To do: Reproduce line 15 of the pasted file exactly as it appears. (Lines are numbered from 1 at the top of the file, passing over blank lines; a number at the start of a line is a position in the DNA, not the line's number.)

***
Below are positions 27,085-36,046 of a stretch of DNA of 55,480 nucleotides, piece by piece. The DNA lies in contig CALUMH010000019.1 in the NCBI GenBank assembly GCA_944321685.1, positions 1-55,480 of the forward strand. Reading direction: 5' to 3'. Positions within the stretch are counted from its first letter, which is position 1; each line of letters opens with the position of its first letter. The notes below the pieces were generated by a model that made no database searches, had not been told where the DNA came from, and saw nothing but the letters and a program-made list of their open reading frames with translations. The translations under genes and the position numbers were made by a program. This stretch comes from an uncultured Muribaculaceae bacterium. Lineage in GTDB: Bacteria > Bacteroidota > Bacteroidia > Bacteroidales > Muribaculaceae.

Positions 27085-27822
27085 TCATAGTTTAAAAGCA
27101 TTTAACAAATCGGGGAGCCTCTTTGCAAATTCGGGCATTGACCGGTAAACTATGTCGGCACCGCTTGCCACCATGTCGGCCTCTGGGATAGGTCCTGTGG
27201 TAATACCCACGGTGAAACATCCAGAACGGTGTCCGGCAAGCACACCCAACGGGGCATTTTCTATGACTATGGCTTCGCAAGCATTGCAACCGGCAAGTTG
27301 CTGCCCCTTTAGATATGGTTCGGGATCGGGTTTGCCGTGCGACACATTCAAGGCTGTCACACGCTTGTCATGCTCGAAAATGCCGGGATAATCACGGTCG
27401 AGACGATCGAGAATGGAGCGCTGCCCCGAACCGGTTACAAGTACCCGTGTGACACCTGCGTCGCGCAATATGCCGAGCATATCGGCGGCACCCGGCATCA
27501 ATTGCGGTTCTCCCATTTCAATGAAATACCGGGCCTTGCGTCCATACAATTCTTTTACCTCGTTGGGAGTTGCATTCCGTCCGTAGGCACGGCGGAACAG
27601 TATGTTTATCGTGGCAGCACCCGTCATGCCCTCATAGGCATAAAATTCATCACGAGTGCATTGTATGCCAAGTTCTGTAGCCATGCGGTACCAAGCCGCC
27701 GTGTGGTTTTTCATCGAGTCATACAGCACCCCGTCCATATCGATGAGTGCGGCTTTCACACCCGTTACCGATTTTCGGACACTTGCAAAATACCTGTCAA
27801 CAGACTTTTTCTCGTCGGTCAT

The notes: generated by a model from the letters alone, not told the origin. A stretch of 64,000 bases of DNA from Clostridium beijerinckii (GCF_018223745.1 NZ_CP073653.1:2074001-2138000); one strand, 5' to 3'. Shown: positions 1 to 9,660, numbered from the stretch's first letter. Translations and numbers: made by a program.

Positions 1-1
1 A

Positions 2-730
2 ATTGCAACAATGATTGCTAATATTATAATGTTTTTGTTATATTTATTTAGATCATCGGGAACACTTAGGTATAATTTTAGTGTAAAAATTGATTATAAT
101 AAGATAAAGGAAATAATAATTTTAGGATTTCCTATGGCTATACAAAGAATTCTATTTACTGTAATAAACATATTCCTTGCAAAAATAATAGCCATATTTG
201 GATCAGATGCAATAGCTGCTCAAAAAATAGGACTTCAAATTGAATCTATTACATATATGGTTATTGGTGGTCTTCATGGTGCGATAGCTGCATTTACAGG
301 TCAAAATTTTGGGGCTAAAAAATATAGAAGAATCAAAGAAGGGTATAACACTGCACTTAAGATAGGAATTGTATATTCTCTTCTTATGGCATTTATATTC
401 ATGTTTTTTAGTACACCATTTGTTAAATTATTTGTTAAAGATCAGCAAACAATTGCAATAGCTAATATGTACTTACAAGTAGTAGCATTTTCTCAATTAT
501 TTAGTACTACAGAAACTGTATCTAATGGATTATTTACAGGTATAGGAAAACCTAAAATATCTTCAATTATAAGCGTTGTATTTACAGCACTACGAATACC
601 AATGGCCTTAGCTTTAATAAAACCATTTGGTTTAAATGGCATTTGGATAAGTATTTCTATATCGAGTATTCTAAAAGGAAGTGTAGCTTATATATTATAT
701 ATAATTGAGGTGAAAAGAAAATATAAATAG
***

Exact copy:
Positions 2-730